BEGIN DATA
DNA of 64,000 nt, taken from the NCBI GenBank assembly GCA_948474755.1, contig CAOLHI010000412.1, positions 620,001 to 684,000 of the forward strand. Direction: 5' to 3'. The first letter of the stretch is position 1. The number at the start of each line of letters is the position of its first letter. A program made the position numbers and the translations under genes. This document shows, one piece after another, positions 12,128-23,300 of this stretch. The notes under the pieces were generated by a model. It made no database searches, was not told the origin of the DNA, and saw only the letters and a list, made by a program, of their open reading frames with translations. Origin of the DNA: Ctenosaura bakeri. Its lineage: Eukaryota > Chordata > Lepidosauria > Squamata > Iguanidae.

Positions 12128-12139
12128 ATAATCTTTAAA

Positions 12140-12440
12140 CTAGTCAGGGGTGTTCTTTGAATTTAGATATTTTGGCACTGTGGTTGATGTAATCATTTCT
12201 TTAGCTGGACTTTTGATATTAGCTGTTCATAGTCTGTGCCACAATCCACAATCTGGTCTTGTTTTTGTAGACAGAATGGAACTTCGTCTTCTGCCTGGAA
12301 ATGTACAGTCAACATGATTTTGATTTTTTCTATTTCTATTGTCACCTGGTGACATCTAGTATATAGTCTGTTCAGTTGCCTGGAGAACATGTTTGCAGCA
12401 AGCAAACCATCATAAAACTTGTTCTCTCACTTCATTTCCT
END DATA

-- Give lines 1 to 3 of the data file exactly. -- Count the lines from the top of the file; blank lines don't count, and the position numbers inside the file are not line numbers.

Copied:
DNA of 64,000 nt, taken from the NCBI GenBank assembly GCA_948474755.1, contig CAOLHI010000412.1, positions 620,001 to 684,000 of the forward strand. Direction: 5' to 3'. The first letter of the stretch is position 1. The number at the start of each line of letters is the position of its first letter. A program made the position numbers and the translations under genes. This document shows, one piece after another, positions 12,128-23,300 of this stretch. The notes under the pieces were generated by a model. It made no database searches, was not told the origin of the DNA, and saw only the letters and a list, made by a program, of their open reading frames with translations. Origin of the DNA: Ctenosaura bakeri. Its lineage: Eukaryota > Chordata > Lepidosauria > Squamata > Iguanidae.

Positions 12128-12139
12128 ATAATCTTTAAA